Its inability to see any sustained rally does indicate that the selling pressure it is facing above its current price level is quite significant.

Where it trends next should depend largely on whether or not it can push past the resistance laced throughout the lower-$13,000 region.

BTC Poised to See a Sharp Climb to $17,000, Claims Analyst

Despite this micro weakness, one analyst is noting that Bitcoin is positioned to see some major upside in the months ahead.

He is specifically pointing to $17,000 as a target that he expects to be reached by the end of the year.

“I think this is a likely scenario, not expecting a clear breaker above $14,000 yet. A retest of previous resistance zone to build momentum towards the next rally towards $17,000 beginning next year.”

Image Courtesy of Crypto Michael. Source: BTCUSD on TradingView.

The coming few days should provide insights into whether or not the resistance Bitcoin is currently facing will be enough to spark any selloff.

Featured image from Unsplash.
Charts from TradingView.





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How to build a crypto mining rig in 2020 to earn Bitcoin and Ether

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In a time of global crisis, a pandemic, and a generally unstable political and social environment, cryptocurrencies have shown remarkable stability. Moreover, the pandemic-induced economic downturn played into the hands of the industry by not only attracting professional cryptocurrency traders but also reviving mining as a way of generating passive income. 

It is not surprising that countries experiencing difficult political and economic situations have witnessed a boom in the purchase of GPU cards in recent months. In the region of Abkhazia, where all crypto activities have been illegal since 2018, citizens spent more than $500,000 on mining equipment over a period of six months.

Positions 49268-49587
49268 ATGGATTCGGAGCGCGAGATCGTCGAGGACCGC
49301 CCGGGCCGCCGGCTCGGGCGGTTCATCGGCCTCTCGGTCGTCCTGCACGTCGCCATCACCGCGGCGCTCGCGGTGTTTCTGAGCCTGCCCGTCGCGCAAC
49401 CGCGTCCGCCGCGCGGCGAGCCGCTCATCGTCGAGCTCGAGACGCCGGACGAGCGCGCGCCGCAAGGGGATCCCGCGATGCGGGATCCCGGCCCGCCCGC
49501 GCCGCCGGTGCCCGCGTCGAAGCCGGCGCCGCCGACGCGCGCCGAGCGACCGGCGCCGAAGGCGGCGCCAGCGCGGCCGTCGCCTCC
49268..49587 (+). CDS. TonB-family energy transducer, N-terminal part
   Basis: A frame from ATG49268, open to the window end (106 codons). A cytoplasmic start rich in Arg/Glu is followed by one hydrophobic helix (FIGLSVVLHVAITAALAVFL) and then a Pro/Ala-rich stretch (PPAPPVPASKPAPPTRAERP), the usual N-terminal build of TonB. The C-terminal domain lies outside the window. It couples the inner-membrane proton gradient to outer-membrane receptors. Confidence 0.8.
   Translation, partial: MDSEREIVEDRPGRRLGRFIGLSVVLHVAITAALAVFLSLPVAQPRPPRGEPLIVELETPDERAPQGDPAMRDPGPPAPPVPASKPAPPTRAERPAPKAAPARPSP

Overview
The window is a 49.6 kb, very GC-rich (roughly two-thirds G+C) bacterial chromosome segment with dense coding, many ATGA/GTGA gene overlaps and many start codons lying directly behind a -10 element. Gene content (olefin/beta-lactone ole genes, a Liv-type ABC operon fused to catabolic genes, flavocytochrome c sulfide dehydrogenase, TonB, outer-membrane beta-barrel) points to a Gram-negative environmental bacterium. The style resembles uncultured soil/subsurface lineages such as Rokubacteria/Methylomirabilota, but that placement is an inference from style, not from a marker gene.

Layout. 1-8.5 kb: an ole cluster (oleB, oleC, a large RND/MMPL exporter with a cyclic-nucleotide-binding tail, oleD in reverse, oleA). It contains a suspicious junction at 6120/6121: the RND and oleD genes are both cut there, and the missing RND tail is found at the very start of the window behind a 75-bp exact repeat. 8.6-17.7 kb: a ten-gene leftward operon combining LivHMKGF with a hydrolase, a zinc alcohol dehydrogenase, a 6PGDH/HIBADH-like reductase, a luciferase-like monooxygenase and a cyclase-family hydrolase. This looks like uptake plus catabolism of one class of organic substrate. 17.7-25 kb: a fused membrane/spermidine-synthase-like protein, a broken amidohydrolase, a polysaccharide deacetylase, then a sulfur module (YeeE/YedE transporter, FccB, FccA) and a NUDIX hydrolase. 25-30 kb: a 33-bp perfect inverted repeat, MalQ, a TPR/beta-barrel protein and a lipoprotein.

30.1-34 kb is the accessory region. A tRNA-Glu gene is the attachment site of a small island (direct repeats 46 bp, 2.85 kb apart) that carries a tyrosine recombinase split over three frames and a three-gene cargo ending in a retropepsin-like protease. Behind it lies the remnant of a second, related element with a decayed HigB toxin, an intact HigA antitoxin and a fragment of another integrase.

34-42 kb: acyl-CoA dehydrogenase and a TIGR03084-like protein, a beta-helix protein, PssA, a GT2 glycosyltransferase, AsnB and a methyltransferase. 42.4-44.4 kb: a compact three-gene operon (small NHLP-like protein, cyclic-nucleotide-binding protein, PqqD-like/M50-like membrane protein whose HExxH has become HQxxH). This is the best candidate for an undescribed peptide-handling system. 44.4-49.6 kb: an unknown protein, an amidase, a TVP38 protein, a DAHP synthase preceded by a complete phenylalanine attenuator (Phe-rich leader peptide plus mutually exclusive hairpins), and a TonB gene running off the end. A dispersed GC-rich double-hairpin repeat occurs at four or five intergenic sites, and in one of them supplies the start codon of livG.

Another factor that has worked to further popularize mining is strong crypto prices. Bitcoin (BTC) has risen by almost a third, while Ether (ETH), the most popular currency for mining, has added $150 to its price and the decentralized frenzy has meant that gas fees have reached unprecedented levels.

So, here’s how to design a cryptocurrency rig — and an exploration of whether it needs to be done at all, given all the associated risks.

Mining rig components

A cryptocurrency mining rig consists of a computer that has many graphics cards but no monitor. Computer cases are filled with GPU cards, a power-generating unit, a motherboard and a cooling system. If a monitor is connected, it can become a regular computer where a user can open a browser or play their favorite video game.

The rig is connected to the internet, and thus, the blockchain network. The network operates by itself to conduct monetary transactions using the power of the graphics cards. To be more specific, a mining rig consists of:

  • An ordinary motherboard, which has the capability of linking to a number of connectors for GPU cards.